The Great War and Rudyard Kipling

Notes and references


(1) Brian Bond, “A victory worse than defeat? British interpretations of the First World War.” 17 November 1997, Liddell Hart Centre, King’s College, London.

(2) For instance, Trevor Wilson, The Myriad Faces of War; Brian Bond, The Pursuit of Victory, and the lecture already quoted; Ian Beckett, “The Military Historian and the Popular Image of the Western Front, 1914-1918”, in The Historian. March 1997.

(3) It is typical of David Haig’s numerous small falsifications that he suggests, at one point, that Roberts was dying when Kipling asked for his help. In fact, Roberts seemed perfectly hale until, a few weeks later, he went to France, where he caught an infection that proved fatal. Contrary to Haig’s assertion, Kipling did not pester a
dying man.

(4) Kipling Journal, Vol.71, no 284 (December 1997) p 11.

(5) Lyn MacDonald, 1914 (London: Penguin, 1989) p 43.

(6) Bernard Shaw, What I Really Wrote About The War (London: Constable, 1931)
pp 159-60.

(7) See Barbara Tuchman, he Guns of August (New York: Dell, 1963) p 349.

(8) Charles Carrington, Rudyard Kipling (London: Macmillan, 1955) p 423.

(9) See Dominic Hibberd and John Onions, Poetry of the Great War (London:
Macmillan, 1986) pp 40-42. It is perhaps worth remarking that the last stanza seems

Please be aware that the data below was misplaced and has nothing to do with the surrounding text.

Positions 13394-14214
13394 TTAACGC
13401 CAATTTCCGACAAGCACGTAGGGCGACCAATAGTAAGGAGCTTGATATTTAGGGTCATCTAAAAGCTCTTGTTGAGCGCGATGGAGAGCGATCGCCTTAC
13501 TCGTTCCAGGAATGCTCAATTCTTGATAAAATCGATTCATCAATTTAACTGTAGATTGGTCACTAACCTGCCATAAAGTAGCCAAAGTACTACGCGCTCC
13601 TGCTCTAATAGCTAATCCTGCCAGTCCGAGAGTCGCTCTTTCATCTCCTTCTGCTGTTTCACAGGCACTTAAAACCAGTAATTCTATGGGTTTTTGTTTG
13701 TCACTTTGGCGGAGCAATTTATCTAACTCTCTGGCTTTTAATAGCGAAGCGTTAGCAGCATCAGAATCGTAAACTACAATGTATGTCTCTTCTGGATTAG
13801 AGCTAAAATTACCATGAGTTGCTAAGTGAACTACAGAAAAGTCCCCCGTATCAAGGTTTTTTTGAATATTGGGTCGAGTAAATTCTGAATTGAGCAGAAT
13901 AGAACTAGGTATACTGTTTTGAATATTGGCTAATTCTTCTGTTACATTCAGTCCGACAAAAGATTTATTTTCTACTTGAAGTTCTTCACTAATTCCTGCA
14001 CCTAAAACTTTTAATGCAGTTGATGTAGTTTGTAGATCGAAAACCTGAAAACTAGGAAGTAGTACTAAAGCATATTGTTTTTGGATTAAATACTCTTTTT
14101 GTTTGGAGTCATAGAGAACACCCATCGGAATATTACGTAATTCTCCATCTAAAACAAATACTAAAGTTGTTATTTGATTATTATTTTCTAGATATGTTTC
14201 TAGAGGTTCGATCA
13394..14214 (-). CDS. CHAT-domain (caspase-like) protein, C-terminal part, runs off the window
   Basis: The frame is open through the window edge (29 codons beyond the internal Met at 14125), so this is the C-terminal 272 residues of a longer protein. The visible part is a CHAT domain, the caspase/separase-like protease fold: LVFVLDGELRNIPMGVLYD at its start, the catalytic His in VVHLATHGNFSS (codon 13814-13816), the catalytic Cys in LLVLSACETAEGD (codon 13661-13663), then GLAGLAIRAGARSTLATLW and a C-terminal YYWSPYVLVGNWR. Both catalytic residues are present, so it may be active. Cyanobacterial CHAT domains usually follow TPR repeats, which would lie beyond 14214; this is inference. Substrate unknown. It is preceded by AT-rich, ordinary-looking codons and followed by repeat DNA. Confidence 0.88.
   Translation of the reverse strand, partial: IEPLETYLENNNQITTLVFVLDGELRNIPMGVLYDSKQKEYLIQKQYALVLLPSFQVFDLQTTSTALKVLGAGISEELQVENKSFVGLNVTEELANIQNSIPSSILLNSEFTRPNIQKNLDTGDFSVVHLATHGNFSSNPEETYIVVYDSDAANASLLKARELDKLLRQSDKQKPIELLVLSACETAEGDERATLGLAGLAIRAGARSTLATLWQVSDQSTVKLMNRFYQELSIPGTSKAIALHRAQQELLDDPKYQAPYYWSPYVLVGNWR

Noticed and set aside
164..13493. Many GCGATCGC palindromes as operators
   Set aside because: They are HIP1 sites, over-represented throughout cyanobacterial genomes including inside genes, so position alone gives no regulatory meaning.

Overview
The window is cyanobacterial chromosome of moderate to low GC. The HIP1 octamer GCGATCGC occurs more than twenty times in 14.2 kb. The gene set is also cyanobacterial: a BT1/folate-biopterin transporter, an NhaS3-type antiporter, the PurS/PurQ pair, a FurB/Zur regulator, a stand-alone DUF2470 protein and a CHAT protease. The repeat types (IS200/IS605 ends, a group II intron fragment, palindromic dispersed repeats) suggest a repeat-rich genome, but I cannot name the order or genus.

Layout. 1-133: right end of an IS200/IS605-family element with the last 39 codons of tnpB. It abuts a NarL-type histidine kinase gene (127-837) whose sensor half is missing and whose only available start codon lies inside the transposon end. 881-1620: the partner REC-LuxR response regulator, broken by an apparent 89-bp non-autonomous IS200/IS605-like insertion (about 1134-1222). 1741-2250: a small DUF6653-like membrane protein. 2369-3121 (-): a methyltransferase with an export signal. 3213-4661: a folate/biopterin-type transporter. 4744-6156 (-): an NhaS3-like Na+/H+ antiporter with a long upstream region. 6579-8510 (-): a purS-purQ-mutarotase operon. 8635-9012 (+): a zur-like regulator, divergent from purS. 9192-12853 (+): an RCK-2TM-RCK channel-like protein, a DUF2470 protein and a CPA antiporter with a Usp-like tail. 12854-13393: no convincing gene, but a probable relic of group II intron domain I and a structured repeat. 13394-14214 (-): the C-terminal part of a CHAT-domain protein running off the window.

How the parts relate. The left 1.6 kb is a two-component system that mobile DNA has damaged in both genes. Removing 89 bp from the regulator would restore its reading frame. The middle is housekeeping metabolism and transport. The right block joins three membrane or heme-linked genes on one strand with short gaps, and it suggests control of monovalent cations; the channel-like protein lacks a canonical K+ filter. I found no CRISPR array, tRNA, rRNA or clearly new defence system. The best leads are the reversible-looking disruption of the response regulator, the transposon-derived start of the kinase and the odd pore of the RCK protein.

to owe something to Kipling’s poem, “Puck’s Song”:

? And silence broods like spirit on the brae,
A glimmering moon begins, the moonlight runs
Over the grasses of the ancient way
Rutted this morning by the passing guns.

(10) Macdonald, 1914, pp 50-51.

(11) I take all these particulars (to be found in many other places) from Tuchman, pp. 198-359, passim.

(12) It is interesting that, according to Carrington, Kipling’s friend, the journalist Perceval Landon, offered some amendments to the draft, which Kipling accepted. It was Landon who carried the completed poem to The Times. (Carrington, p 428)

(13) In the discussion which followed this paper, Dr Michael Brock suggested that since Kipling more or less abandoned the pro-conscription campaign in the twelve months before the war broke out, in favour of his involvement in the Ulster agitation, this epitaph may be intended to inculpate himself, along with the rest of
his generation, for not seeing that the European crisis was becoming acute.

(14) Rudyard Kipling, Preface to André Chevrillon, Britain and the War (London: Hodder & Stoughton, 1917) p xiv.

(15) Both these stories were collected in A Diversity of Creatures.

(16) See James Joll, The Origins of the First World War (London: Longmans, second edition, 1992) pp 217-19 for this quotation, and an illuminating sketch of the influence of Treitschke and Nietzsche.

(17) Tuchman, pp 97-100.


©Hugh Brogan 1998 All rights reserved